Striding the Quarterdeck
Covering the most recent developments in national maritime jurisprudence and regulatory action, with a focus on issues that affect the inland and offshore industries in and around the Gulf of Mexico.
After Four Years and Numerous Comments, Coast Guard Issues Formal Cybersecurity Guidance for Marine Facilities
In the midst of the chaos generated by the COVID-19 pandemic, on March 20, 2020, the United States Coast Guard (USCG) released an important Navigation and Vessel Inspection Circular (NVIC 20-01) concerning “Guidelines for Addressing Cyber Risks at Maritime Transportation Security Act (MTSA) Regulated Facilities,” together with a Commandant Notice commenting on the NVIC. NVIC 20-01 has had a long path to finalization via notice and comment rulemaking, and has been discussed previously during the comment period on this blog. Ironically, given the increased threat of cyber attacks during this period when so many are working remotely via potentially vulnerable online infrastructures, this NVIC is perhaps unintentionally particularly well-timed. read more…
All aspects of the maritime industry, from global ocean-going shipping to domestic inland brown water transportation and offshore energy, have been and will continue to be profoundly affected by the COVID-19 crisis, perhaps even more than other industries given that mobility and inter/trans-national movement of people and goods are their very lifeblood. read more…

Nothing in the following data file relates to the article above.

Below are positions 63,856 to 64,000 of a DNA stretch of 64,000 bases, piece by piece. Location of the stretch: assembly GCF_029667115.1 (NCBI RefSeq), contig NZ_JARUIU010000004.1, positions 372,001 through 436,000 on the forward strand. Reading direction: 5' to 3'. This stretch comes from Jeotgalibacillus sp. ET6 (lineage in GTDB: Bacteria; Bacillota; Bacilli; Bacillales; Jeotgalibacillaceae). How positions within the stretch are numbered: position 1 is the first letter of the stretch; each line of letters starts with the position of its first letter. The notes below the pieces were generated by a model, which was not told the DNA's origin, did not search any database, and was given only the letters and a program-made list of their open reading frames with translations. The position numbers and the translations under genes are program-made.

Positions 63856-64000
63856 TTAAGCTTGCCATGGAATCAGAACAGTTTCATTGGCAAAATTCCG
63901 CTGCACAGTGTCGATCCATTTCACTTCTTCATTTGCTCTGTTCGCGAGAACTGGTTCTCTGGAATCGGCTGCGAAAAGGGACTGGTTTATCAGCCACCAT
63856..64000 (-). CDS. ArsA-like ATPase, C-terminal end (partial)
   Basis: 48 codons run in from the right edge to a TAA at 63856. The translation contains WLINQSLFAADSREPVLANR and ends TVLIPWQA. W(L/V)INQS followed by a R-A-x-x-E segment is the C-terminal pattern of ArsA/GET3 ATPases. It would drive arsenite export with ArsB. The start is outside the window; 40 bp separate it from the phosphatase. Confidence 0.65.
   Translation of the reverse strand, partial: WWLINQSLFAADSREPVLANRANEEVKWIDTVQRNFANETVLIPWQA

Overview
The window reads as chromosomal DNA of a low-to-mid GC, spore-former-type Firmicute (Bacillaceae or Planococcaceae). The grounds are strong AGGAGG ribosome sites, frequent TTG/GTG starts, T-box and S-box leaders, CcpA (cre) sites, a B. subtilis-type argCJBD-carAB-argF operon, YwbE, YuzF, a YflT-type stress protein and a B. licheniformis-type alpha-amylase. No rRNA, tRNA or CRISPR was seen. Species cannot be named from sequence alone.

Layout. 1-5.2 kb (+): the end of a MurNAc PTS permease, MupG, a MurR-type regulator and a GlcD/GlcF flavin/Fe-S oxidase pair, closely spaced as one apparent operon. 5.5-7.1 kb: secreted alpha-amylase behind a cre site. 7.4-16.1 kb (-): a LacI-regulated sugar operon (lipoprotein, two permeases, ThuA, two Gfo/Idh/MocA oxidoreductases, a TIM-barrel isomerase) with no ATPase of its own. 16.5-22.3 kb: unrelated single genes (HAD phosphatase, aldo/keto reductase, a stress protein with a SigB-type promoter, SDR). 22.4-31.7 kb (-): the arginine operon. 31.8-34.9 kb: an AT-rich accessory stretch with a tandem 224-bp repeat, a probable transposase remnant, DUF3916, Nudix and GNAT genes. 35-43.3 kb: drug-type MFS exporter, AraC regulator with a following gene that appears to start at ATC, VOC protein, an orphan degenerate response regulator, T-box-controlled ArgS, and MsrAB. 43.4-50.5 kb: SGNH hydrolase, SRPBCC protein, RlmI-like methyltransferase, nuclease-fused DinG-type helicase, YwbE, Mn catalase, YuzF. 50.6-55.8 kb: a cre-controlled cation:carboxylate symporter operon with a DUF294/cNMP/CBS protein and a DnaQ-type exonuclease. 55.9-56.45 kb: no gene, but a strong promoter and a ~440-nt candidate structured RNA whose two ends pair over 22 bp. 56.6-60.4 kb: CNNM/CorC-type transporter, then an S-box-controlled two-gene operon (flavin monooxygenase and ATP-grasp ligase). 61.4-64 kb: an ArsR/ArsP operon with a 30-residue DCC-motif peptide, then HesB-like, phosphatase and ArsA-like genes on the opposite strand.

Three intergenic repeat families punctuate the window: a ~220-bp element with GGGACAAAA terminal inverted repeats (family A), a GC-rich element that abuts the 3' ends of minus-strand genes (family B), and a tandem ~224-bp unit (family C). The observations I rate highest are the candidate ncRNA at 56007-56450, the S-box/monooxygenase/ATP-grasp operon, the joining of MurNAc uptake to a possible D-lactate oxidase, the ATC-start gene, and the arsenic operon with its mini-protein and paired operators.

Murky waters swirl in the legal gulf that separates the absence of any “genuine dispute[s] as to any material fact” (in which case summary judgment is appropriate); and the presence of non-speculative “evidence [on which] a reasonable jury could return a verdict for the nonmoving party” (in which case summary judgment is not appropriate and the case must be fully tried to the fact finder). Two recent Fifth Circuit decisions, however, have plumbed these depths and charted a truer course (if only slightly) for navigating maritime summary judgments – although the two decisions resulted in diametrically opposed outcomes. read more…
Of modern standers-of-mast-heads we have but a lifeless set; mere stone, iron, and bronze men; who, though well capable of facing out a stiff gale, are still entirely incompetent to the business of singing out upon discovering any strange sight.
MOBY DICK, Chap. XXXV. “THE MAST-HEAD”
While driverless terrestrial vehicles have been a hot topic in the media (including on Baker Donelson’s Autonomous Vehicle Law blog) – from Tesla autopilot crashes to self-driving freight trucks – there has been an equally (if not more) anticipated and analyzed trend (some would say nascent revolution) in the less popularly publicized international maritime vessel operations: the rise of autonomous vessel technologies on the world’s oceans, rivers, and harbors. The term of art for these autonomous vessels – “maritime autonomous surface ships,” “MASS” for short – is ironically cognate with the very vessel “MASters” that autonomous technology would stand to replace.